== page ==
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Religious Preambles in Early Modern English Wills as Formulae

  • J. D. Alsop (a1)

Extract

For the great majority of English men and women in the Reformation the principal indication of individual religious beliefs is the initial clause in their testaments, bequeathing their souls to God. Cast in the form of a personal bequest and frequently composed on the testator's deathbed, the religious statement appears to provide a revealing personal comment upon the individual's beliefs, unlike seemingly more public acts or protestations of faith. Unfortunately for the historian interested in tracing the presence of early Protestantism, Calvinism or religious conservatism within individuals or communities, will-making by the early modern era had become a cultural ritual. With a strong potential for ritualised statements, the pitfalls in using these preambles in isolation as indications of faith are generally well known. It is the intention of this paper to outline evidence for considering testamentary declarations as formulae, in indeterminate relationship with the specific religious convictions of the testators.

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1 Spufford, M., Contrasting Communities: English villagers in the sixteenth and seventeenth centuries, Cambridge 1974, 320–43, and idem, ‘The scribes of villagers’ wills in the sixteenth and seventeenth centuries and their influence’, Local Population Studies vii (1971), 2843; Zell, M. L., ‘The use of religious preambles as a measure of religious belief in the sixteenth century’, Bulletin of the Institute of Historical Research 1 (1977), 246–9; Collinson, P., The Religion of Protestants: the Church in English society 1559–1625, Oxford 1982, 196–7.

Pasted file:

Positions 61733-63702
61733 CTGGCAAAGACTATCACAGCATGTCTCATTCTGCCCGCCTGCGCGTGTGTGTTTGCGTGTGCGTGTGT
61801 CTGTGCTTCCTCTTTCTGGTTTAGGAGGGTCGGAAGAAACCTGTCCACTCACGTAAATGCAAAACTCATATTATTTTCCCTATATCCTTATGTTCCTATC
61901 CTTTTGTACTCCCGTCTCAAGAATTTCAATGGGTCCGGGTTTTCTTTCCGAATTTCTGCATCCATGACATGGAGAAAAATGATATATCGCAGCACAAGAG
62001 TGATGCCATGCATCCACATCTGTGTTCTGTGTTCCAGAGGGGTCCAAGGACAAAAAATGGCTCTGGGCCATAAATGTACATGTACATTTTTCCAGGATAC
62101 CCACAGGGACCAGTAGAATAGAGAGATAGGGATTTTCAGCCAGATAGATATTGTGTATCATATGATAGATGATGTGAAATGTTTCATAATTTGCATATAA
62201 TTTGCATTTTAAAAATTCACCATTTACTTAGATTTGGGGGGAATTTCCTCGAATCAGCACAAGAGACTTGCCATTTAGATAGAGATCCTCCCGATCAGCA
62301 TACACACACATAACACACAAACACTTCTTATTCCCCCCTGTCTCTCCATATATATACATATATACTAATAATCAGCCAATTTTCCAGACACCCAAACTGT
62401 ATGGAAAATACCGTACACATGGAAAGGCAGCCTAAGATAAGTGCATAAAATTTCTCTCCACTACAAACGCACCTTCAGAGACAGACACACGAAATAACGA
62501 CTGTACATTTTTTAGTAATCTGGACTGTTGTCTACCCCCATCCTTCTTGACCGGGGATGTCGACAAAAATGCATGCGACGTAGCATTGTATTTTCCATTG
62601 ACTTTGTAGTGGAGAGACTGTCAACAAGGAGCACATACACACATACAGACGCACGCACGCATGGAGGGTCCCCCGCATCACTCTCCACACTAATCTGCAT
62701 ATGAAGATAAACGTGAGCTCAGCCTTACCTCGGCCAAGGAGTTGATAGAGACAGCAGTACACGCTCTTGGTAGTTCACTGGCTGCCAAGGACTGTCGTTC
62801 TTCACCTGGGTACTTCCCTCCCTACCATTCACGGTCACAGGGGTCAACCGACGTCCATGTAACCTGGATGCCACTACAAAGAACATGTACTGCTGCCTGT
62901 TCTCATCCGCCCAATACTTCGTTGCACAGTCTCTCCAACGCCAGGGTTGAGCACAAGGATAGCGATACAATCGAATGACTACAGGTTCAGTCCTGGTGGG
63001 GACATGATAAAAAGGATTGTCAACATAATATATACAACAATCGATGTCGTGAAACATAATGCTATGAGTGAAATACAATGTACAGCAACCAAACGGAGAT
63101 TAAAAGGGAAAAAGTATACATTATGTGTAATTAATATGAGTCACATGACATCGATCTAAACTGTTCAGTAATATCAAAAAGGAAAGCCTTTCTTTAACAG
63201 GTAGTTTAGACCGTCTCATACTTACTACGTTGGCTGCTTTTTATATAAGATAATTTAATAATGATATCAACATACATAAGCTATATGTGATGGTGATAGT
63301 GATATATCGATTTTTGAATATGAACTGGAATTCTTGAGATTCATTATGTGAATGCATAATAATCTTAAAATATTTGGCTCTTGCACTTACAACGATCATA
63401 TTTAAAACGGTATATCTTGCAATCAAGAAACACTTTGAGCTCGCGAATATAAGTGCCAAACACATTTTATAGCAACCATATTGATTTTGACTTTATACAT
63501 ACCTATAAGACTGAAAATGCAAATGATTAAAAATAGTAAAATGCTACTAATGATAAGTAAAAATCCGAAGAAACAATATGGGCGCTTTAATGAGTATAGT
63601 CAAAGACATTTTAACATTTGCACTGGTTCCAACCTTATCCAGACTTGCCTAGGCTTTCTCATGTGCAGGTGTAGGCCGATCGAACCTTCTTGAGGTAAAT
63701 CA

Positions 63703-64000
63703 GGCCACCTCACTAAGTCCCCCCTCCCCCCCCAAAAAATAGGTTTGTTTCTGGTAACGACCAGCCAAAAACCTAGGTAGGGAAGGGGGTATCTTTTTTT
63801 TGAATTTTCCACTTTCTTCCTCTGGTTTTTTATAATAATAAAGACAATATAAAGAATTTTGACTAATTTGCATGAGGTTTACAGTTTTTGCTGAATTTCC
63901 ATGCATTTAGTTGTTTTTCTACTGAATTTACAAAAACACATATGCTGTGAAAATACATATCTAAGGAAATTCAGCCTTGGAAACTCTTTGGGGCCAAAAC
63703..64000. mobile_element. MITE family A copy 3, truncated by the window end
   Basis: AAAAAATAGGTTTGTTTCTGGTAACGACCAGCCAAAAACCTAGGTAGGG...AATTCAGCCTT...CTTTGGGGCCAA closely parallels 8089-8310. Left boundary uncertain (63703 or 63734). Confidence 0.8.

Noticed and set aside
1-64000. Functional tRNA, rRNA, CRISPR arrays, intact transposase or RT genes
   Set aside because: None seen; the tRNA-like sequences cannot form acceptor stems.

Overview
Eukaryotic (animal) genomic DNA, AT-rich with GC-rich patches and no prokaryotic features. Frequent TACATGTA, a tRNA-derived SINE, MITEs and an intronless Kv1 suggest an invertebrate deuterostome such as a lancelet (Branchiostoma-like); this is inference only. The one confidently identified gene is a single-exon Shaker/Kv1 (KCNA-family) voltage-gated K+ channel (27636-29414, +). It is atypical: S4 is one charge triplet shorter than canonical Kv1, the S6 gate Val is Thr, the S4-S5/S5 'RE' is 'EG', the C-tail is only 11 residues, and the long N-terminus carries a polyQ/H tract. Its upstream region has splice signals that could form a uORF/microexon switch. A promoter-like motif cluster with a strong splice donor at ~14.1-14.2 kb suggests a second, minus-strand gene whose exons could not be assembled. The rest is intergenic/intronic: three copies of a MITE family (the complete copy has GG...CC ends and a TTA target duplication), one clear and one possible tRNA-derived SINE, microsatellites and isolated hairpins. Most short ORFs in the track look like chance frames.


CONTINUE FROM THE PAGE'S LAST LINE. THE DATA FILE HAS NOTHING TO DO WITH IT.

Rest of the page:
2 Spufford, op. cit. 335.

3 Ibid. 323–43.

4 Contrast: ibid. 325, 333, and Mayhew, G. J., ‘The progress of the Reformation in East Sussex, 1530–1559: the evidence from wills’, Southern History v (1983), 3867, at p. 42. Dr Spufford also indicates that strong, unusually worded preambles can normally be accepted as evidence of personal conviction, op. cit. 334. It is worthwhile to stress that she earlier implies this is a valid deduction only when the evidence appears within a series by a particular scribe and is ‘unusual’ in the context of that series. Assessed in isolation, a preamble would have to be highly personal before it merited this conclusion.

5 Spufford, op. cit. 320n., 322.

6 Cross, C., ‘The development of Protestantism in Leeds and Hull: the evidence from wills’, Northern History xviii (1982), 230–8, at pp. 231–2; Mayhew, ‘East Sussex, 1530–1559’, 41–2, 45; Whiting, R., ‘“For the health of my soul”: prayers for the dead in the Tudor south-west’, Southern History v (1983), 6894, at p. 87.

7 Capp, B., English Almanacs, 1500–1800, Ithaca 1979, 33, 145–6, 417.

8 Cross, op. cit. 233.

9 A Boke of Presidentes Exactly Written in Mann of a Register. Newelye Corrected…, London 1559, fo. 110. Apart from the preceding, the editions of 1561, 1572, 1576, 1583, 1586 and 1600 have been consulted. While the contents and form of the volume underwent substantial modification, the model will remained the same.

10 West, William, Symbolaeographia. Which may be termed the Art, Description, or Image of Instruments, Couenants, Contracts, etc., London 1590.

11 West, William, The First Part of Symboleography, London 1632, section 644.

12 Capp, B., ‘Will formularies’, Local Population Studies xiv (1975), 4950; Mayhew, ‘East Sussex, 1530–1559’, 43–4.